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Nun guilty of weapons plant breach


Sister Megan Rice attends a rally by supporters before her trial (AP/Knoxville News Sentinel, J Miles Cary)

Sister Megan Rice attends a rally by supporters before her trial (AP/Knoxville News Sentinel, J Miles Cary)


Sister Megan Rice attends a rally by supporters before her trial (AP/Knoxville News Sentinel, J Miles Cary)

An 83-year-old nun and two fellow protesters have been convicted of interfering with national security when they broke into the primary storehouse for bomb-grade uranium in the US.

It took the jury about two-and-a-half hours to find the three protesters guilty of a charge of interfering with national security and a second charge of damaging federal property.

The trio spent two hours inside the complex, which has had a hand in making, maintaining or dismantling parts of every nuclear weapon in the country's arsenal. They cut through security fences, hung banners, strung crime-scene tape and hammered off a small chunk of the fortress-like Highly Enriched Uranium Materials Facility, or HEUMF, inside the most secure part of complex.

Sister Megan Rice, Michael Walli and Greg Boertje-Obed, who testified on their own behalf during their federal trial, said they have no remorse for their actions and were pleased to reach one of the most secure parts of the facility.

Defence lawyers said in closing arguments that federal prosecutors had overreached in the charges against the trio because of the embarrassment caused by the break-in. "The shortcomings in security at one of the most dangerous places on the planet have embarrassed a lot of people," defence lawyer Francis Lloyd said. "You're looking at three scapegoats behind me."

Prosecutor Jeff Theodore was dismissive of claims that the protesters' actions were beneficial to security. The head of an agency charged with safeguarding the US nuclear weapons stockpile said the breach is "completely unacceptable" and an "important wake-up call." Neile Miller, acting administrator of the National Nuclear Security Administration, told a Senate subcommittee that officials have taken "decisive action" since the incident, including a new management team and a new defense security chief to oversee all NNSA sites.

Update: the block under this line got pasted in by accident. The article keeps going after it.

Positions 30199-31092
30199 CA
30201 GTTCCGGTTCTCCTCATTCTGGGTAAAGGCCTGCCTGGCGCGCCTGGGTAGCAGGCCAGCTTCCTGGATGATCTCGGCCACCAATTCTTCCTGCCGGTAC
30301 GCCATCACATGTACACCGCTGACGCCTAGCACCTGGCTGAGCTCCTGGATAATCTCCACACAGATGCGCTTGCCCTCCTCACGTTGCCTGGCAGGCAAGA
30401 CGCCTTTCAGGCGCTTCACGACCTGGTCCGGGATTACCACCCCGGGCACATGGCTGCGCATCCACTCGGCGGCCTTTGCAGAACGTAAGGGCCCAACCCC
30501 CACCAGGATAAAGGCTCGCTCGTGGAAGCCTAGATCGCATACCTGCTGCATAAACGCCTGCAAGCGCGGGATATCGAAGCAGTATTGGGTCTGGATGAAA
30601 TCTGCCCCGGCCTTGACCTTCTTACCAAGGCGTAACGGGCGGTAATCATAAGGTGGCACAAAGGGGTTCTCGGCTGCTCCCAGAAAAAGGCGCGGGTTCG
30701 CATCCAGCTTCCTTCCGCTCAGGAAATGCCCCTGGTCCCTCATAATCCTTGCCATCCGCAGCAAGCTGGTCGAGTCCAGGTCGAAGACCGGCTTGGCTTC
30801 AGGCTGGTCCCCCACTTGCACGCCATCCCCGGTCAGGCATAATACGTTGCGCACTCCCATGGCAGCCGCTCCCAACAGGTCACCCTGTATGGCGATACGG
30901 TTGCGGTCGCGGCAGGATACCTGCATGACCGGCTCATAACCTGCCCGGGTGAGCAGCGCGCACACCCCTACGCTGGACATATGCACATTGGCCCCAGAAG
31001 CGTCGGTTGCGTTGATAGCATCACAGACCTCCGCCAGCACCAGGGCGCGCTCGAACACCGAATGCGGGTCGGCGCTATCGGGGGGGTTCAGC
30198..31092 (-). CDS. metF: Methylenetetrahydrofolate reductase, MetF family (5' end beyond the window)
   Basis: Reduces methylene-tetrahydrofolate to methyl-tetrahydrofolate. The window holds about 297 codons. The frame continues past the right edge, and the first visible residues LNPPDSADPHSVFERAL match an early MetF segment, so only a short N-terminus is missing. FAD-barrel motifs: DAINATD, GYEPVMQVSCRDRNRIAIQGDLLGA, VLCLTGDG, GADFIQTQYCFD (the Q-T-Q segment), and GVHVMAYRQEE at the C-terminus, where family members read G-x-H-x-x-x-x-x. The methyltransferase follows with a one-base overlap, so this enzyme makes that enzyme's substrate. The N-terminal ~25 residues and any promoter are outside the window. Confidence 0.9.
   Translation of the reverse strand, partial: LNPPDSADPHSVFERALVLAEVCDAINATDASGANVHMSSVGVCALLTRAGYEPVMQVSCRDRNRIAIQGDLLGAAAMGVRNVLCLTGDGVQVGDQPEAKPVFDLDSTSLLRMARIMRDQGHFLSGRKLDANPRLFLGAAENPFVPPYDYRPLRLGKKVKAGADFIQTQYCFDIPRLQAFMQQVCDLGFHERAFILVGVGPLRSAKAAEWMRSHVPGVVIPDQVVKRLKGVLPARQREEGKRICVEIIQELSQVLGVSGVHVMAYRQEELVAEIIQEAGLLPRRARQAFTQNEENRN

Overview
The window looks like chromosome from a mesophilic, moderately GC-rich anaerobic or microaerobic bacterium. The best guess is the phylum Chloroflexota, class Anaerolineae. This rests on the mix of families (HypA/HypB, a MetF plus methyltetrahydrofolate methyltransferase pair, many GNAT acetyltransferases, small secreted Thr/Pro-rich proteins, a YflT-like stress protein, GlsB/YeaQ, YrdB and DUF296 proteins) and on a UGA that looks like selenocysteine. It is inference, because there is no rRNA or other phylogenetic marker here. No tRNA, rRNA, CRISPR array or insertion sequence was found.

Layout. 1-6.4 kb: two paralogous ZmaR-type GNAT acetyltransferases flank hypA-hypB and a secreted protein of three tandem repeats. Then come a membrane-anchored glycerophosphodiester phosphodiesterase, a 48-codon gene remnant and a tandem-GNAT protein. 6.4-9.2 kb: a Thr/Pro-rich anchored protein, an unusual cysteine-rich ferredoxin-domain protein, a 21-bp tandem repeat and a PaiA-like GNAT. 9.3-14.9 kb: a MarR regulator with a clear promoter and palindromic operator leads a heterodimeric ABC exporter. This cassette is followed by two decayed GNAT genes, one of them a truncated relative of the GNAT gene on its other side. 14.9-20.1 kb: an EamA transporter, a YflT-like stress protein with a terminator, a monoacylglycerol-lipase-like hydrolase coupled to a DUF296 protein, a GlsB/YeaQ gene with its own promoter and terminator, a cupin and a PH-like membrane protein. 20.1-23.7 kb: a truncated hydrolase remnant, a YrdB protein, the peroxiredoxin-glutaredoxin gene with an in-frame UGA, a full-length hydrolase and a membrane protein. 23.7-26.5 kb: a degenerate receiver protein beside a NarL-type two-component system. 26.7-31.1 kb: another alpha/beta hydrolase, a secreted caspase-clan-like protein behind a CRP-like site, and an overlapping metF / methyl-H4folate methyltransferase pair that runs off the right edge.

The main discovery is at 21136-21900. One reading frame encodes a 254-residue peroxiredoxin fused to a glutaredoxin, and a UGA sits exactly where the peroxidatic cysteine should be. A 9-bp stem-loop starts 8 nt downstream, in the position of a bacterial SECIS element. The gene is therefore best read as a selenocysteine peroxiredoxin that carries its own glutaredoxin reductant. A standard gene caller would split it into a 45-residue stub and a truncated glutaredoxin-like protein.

Sister Rice said during cross examination that she wished she hadn't waited so long to stage a protest inside the plant. "My regret was I waited 70 years," she said. "It is manufacturing that which can only cause death."

Sister Rice said she didn't feel obligated to ask the Catholic bishop in the area for permission to act at Y-12. Challenged by a prosecutor about whether it would have been a courtesy to inform superiors of her plans, Sister Rice responded: "I've been guilty of many discourtesies in my life."

All three defendants said they felt guided by divine forces in finding their way through the darkness from the perimeter of the plant to the enriched uranium plant without being detected.

The protesters' lawyers noted that once they refused to plead guilty to trespassing, prosecutors substituted that charge with the sabotage count that increased the maximum prison term from one year to 20 years. The other charge of damaging federal property carries a maximum sentence of 10 years.